South Korean filmmaker Hong Sang-soo has a seemingly uncontrollable attraction to stories where hapless characters repeat relationship mistakes, often step-by-step. His films typically follow one or more artistic types as they alternately adore and spurn a series of women. The films are packed with mirror images and rhyming characters, and they'd be wanly academic if Hong didn't also sport a dry wit and a fascination with social ritual on a par with Yasujiro Ozu, Eric Rohmer, and Whit Stillman.
Hong's 2004 feature Woman Is The Future Of Man is one of his trickiest. Kim Tae-woo plays a film student who returns to Korea after a few years of failure in America, and Yu Ji-tae plays his best friend, now a university professor married to a rich woman. During a testy afternoon of drinking, they recall a woman they both dated, Seong Hyeon-a, and decide to track her down, in part to apologize for their loutish treatment of her, and in part to see if she's still an easy lay.
In the early going, Hong jumps back and forth in time without clearly indicating that he's doing so, but any ensuing confusion is intentional, since the film is about people who slip back into past patterns. They're also the sort who turn fleeting whims into hard convictions. In one of the flashbacks, a horny Kim gets irritated when Seong is late for an afternoon tryst, and when she explains that she was kidnapped by an ex-boyfriend and sexually assaulted, he offers her a moment's comfort, then gets back on the make. ("I'm making love to you to cleanse you," he explains.)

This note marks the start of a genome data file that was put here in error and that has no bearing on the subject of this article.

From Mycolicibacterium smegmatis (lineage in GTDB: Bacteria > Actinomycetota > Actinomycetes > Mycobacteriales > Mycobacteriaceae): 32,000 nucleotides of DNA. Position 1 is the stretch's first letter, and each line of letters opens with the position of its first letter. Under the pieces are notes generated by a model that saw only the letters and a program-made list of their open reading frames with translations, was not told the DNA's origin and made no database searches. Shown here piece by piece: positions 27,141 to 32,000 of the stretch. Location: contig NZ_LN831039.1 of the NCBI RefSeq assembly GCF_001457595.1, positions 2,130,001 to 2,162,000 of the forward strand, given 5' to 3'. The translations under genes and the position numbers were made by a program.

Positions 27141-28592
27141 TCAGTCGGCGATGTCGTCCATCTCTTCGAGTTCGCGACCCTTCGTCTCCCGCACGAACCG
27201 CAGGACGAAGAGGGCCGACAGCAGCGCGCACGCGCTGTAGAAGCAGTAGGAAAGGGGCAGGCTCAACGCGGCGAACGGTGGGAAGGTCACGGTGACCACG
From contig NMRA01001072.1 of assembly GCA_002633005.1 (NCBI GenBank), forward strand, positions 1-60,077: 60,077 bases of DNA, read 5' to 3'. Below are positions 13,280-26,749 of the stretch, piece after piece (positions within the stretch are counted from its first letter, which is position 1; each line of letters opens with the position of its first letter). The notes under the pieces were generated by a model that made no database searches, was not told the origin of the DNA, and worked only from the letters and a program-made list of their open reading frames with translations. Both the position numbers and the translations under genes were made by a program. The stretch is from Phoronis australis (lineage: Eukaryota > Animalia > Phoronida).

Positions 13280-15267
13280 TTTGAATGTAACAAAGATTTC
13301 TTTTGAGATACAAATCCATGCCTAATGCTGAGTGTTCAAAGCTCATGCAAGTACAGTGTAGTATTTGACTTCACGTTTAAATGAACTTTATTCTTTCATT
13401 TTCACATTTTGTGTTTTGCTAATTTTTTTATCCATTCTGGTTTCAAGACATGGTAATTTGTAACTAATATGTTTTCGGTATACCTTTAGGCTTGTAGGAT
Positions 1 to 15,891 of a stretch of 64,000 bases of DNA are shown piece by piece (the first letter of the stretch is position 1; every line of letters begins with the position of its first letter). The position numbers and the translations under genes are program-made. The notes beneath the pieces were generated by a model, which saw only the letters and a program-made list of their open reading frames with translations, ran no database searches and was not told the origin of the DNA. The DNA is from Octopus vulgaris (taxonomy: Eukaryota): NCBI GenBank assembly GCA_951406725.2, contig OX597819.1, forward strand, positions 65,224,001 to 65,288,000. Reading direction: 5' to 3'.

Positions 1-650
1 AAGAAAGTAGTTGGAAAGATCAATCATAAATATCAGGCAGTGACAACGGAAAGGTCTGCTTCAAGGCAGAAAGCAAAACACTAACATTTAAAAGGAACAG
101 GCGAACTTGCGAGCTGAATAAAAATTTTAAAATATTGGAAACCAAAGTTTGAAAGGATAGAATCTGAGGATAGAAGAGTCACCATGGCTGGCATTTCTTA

Hong's characters are hard to like, but they aren't completely unsympathetic, because their obsessions with saying the right thing and being somewhere they aren't is deeply relatable. When Woman Is The Future Of Man brings all its leads back together for a night of subtle sexual maneuvering, the movie gets into a rhythm where every line and gesture feels exactly right. And when the movie ends, elliptically and somewhat painfully, the words of a haunted Kim echo: "This isn't what I imagined."
Key features: A making-of featurette, a handful of cast interviews, and a short but useful appreciation by Martin Scorsese, who puts the film into context within contemporary South Korean cinema.